The International Building Code, created by the International Code Council, recognises metal building materials as non-combustible. Although it doesn’t mean that building designed with metal cladding are exempt from fire regulations, it does mean that protection is increased. This makes metal a popular choice for properties with a higher risk of fire, such as commercial kitchens, factories and warehouses. It is also commonly used for building with a frequently high footfall, including airports, train stations and retail centres. However, it should be noted that even though metal cladding may be non-combustible, it can still deteriorate in appearance over time and suffer from damage and general wear and tear. If this is the case, instead of spending an unnecessary amount of money on replacements, take advantage of our specialist metal effects coatings and create bespoke cladding panels, perfect for adding a personal touch to your interior.

Aside from practical and safety reasons, metal cladding is also one of the most aesthetically pleasing options. This type of cladding is available in a wide variety of styles and finishes, including sleek stainless steel and rustic metal, making it easy to find cladding panels to complement your interior design. For more information on the benefits of metal cladding panels, take a look at our previous article.

Commercial Kitchen

Wooden Cladding

Wooden cladding is an ultra-modern way to add style and character to your interior and is considerably stronger than aluminium and vinyl alternatives. Aesthetically, wooden cladding is hard to compete with as there are so many styles available. This type of cladding is very versatile and can be used in a variety of ways, for example, you could opt for a single accent wall, follow it through onto the ceiling, or take it to the next level with an entire cocoon of warmth and texture.

One of the most notable advantages of timber cladding is, of course, it’s environmentally friendly nature. As a renewable, sustainable and recyclable material, wood cladding has become a staple for eco-homes across the world. As impressive as wooden cladding is, its biggest downfall is the maintenance it requires. Not all wood is naturally resistant to rot and decay, so to keep it looking its best, a protective coating may need to be applied to prevent any unattractive issues. If you do decide to utilise wooden cladding and it begins to look lacklustre and dull, you can rejuvenate it by painting it or applying a stain. To do this, you will need to apply a good primer beforehand as it will not only protect your timber cladding, but will ensure that you will end up with a professional and smooth finish. Alternatively, if DIY is not your forté, our fully qualified team are experienced in inside spraying and can easily improve your cladding by applying a perfectly blended layer of paint.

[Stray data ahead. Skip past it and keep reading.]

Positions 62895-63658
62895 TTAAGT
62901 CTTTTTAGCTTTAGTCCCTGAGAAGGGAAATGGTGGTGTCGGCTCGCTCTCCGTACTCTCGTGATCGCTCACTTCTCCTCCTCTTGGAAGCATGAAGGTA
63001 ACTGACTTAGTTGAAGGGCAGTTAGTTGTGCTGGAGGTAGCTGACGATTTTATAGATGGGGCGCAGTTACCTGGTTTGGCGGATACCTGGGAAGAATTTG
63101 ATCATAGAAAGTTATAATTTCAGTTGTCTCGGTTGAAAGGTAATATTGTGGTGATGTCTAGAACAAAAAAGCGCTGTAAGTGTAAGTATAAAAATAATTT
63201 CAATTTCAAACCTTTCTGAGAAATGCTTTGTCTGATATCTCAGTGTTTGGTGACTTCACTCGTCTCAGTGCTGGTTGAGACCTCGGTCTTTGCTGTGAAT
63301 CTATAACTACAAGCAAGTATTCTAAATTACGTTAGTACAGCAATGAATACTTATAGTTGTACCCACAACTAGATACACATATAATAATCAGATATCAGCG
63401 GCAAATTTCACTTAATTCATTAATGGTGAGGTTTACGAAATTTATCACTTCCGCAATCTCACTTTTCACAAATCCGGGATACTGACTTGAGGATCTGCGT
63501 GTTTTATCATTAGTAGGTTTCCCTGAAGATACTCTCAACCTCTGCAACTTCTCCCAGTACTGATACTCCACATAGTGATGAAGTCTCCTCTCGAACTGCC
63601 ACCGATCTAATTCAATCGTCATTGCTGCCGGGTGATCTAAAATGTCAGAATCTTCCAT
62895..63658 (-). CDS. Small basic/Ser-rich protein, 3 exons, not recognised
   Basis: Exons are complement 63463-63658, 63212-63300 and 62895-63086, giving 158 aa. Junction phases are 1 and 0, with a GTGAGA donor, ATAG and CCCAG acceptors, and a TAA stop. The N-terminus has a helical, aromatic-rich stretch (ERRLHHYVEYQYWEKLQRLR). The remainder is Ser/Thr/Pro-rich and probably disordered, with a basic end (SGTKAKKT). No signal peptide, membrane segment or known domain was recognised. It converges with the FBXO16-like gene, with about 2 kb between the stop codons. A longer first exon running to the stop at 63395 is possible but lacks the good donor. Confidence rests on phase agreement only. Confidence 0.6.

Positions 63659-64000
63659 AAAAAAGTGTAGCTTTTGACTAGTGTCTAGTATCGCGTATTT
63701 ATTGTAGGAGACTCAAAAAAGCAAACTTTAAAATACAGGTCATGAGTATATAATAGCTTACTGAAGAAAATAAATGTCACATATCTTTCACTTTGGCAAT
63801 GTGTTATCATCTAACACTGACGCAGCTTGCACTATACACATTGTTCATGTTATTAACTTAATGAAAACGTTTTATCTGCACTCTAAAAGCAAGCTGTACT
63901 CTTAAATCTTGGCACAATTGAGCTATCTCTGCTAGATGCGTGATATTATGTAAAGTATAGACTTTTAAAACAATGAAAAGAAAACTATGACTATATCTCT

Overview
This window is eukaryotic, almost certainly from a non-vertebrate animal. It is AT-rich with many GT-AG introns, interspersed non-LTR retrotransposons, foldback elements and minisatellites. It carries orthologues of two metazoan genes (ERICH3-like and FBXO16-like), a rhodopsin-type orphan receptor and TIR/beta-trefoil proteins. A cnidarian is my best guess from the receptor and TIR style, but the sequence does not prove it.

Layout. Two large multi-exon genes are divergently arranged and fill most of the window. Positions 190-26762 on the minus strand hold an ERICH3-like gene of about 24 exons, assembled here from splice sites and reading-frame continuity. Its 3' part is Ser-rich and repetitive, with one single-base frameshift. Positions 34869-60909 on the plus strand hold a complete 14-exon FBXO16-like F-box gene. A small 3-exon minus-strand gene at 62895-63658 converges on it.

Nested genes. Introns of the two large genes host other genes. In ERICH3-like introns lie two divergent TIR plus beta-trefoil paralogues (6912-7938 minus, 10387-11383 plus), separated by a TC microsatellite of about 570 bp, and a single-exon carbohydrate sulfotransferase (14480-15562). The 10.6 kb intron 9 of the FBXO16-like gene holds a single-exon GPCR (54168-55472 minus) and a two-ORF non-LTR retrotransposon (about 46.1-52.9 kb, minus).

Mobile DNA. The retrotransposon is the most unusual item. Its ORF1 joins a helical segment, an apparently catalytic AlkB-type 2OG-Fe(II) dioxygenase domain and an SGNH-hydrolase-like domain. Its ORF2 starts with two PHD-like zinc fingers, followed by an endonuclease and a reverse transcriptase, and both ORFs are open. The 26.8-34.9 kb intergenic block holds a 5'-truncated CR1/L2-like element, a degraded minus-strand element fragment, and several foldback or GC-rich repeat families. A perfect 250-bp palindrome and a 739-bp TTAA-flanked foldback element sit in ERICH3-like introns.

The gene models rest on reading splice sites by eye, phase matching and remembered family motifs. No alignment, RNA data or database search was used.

Hotel With Wooden Cladding

Stone Cladding

In comparison to brick cladding, stone is considered to be a more organic, natural alternative. Stone cladding is very popular for interior design, with many people using it in their bathrooms, living rooms and kitchens. This type of cladding has a huge visual impact, is cost-effective and durable, making it the perfect addition to any interior. The natural texture and tonal variation of stone boast authentic quality, effortlessly adds depth to a room and helps connect your interior to the surrounding landscape. Stone is also one of the few materials that actually improves over time, so very little maintenance is required. Probably the most significant benefit of stone cladding is its versatility. Internally, you can use stone wall cladding to finish off a fireplace, as a bathroom feature wall or to create a visual division in an open floor plan. For a host of ideas on how you can incorporate stone into your interior design, take a look at Home BNC.

Restaurant With Stone Floor

Maintaining Interior Wall Cladding

Through opting for the combination of high-quality cladding materials and panels that have been professionally installed, maintaining your investment needn’t be a tedious task. For almost every interior cladding type, all you will need to do is ensure that you regularly clean the panels using a microfibre cloth and warm soapy water. Aim always to avoid using any abrasive cloths on your cladding, especially plastic or metal panels, as this will scratch the surface. We also suggest ensuring that any stains and spillages are cleaned from the cladding as quickly as possible to avoid permanent damage.

For those with wooden cladding, on the other hand, the demand for maintenance will be slightly higher. Although not exposed to the harsh outdoor conditions, there is still a possibility that your inside cladding will begin to decay, which is why an annual treatment will be necessary. If the wood has started to change its colour, you can also apply a neutraliser which will help to restore its original condition without having to use a harsh bleach.

Should you decide in the future that your cladding no longer fits with your interior design or you plan to renovate, you’ll be pleased to know that you will not have to invest in a replacement. Instead, you will be able to professionally spray the surface with the colour and finish of your choice. With many years of experience working with commercial clients, our team are well-versed in transforming the appearance of both interior and exterior cladding, creating custom paints to fit with your requirements. As well as the wall panels themselves, other aspects of your property can also be resprayed to create a coherent look through staircase spraying and ceiling spraying, just to name a few! Feel free to get in touch with our team to book your site survey.

Inside Spraying

Choose A Durable, Long-Lasting Cladding Material & Reap The Benefits!

Although there are many different factors to consider when choosing cladding materials, taking your time to shortlist options will most definitely work to your advantage. Through pairing your chosen material with the qualities that will prove the most important in the durability of your building, you will be able to enjoy a significant return on investment.

Whether you require cladding panel repairs or on site spraying, please feel free to contact our team. We can help with a range of cladding services, ensuring that no matter the material of your cladding, it looks professional and aesthetically pleasing by using powder coatings and anodised coatings.